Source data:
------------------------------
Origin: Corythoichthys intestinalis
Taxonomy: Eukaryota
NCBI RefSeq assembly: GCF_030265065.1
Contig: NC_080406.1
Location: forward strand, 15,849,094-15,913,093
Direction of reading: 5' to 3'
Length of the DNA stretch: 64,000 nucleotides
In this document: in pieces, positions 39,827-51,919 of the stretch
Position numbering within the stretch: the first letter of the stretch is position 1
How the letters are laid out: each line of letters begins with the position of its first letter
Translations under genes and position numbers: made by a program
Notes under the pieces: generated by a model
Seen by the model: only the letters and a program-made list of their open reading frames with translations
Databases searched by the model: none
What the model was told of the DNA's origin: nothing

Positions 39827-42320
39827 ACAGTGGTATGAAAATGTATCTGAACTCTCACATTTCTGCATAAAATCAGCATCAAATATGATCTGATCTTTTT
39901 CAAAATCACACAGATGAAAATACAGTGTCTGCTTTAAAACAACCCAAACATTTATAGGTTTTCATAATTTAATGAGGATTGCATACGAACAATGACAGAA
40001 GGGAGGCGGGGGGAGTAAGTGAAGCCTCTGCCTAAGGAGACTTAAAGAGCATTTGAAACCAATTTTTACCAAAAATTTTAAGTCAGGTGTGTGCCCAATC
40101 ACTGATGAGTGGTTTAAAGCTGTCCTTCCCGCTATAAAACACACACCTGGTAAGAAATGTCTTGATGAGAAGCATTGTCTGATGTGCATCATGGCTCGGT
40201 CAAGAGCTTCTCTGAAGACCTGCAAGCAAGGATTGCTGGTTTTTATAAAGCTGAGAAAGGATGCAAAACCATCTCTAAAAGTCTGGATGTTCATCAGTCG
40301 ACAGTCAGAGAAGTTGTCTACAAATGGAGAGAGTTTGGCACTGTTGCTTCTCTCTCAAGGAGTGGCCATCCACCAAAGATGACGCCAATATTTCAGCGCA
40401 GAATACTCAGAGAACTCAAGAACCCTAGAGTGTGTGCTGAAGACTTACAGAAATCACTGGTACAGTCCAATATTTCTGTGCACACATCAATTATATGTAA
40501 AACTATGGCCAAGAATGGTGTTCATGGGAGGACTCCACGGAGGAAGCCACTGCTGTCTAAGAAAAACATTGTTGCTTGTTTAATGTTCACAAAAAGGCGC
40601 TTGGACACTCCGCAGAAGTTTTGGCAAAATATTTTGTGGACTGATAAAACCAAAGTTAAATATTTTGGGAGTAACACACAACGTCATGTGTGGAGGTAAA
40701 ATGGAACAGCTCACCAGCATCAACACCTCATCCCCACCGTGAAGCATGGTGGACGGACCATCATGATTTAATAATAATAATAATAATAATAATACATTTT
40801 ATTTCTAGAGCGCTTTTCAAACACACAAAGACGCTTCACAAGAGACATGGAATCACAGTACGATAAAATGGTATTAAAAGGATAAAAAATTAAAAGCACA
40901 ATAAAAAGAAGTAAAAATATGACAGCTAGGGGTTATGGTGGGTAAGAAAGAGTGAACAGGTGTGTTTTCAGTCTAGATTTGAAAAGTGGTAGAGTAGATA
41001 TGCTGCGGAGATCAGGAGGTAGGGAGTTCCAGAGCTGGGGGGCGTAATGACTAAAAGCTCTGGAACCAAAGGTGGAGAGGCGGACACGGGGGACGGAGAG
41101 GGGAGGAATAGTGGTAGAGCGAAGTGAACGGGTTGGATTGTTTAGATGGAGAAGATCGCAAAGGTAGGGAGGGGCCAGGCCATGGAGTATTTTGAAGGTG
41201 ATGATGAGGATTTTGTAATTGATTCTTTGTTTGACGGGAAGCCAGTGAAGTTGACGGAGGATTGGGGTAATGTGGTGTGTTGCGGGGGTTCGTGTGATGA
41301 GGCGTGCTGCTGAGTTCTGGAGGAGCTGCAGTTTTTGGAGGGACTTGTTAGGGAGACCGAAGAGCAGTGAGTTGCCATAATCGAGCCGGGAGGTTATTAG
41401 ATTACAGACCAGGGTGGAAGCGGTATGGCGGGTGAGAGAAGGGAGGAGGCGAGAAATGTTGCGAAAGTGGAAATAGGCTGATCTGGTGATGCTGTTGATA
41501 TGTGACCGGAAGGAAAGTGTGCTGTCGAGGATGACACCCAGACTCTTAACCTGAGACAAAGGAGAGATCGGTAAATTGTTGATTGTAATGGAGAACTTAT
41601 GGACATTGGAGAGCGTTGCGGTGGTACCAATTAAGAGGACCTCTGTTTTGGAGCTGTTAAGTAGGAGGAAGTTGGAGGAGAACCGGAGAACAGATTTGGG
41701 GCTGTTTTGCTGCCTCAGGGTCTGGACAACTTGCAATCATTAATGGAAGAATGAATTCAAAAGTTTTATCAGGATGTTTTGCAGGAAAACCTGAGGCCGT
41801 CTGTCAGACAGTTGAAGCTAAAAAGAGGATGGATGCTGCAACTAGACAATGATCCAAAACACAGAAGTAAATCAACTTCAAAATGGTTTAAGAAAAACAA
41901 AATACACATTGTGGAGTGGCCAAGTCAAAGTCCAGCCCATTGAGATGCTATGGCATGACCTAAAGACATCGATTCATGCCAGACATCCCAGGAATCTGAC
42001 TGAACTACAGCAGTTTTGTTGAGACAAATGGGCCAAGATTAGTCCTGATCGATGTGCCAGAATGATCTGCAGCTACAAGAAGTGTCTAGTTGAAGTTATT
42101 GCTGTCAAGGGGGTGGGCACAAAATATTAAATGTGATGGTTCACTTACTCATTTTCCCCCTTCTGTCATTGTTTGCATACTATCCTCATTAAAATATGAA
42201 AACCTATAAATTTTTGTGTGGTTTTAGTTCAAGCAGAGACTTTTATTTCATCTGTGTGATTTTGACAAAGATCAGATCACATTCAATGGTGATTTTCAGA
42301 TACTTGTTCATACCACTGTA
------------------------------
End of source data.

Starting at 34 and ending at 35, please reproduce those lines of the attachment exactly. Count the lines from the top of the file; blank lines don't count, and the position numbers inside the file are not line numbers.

41501 TGTGACCGGAAGGAAAGTGTGCTGTCGAGGATGACACCCAGACTCTTAACCTGAGACAAAGGAGAGATCGGTAAATTGTTGATTGTAATGGAGAACTTAT
41601 GGACATTGGAGAGCGTTGCGGTGGTACCAATTAAGAGGACCTCTGTTTTGGAGCTGTTAAGTAGGAGGAAGTTGGAGGAGAACCGGAGAACAGATTTGGG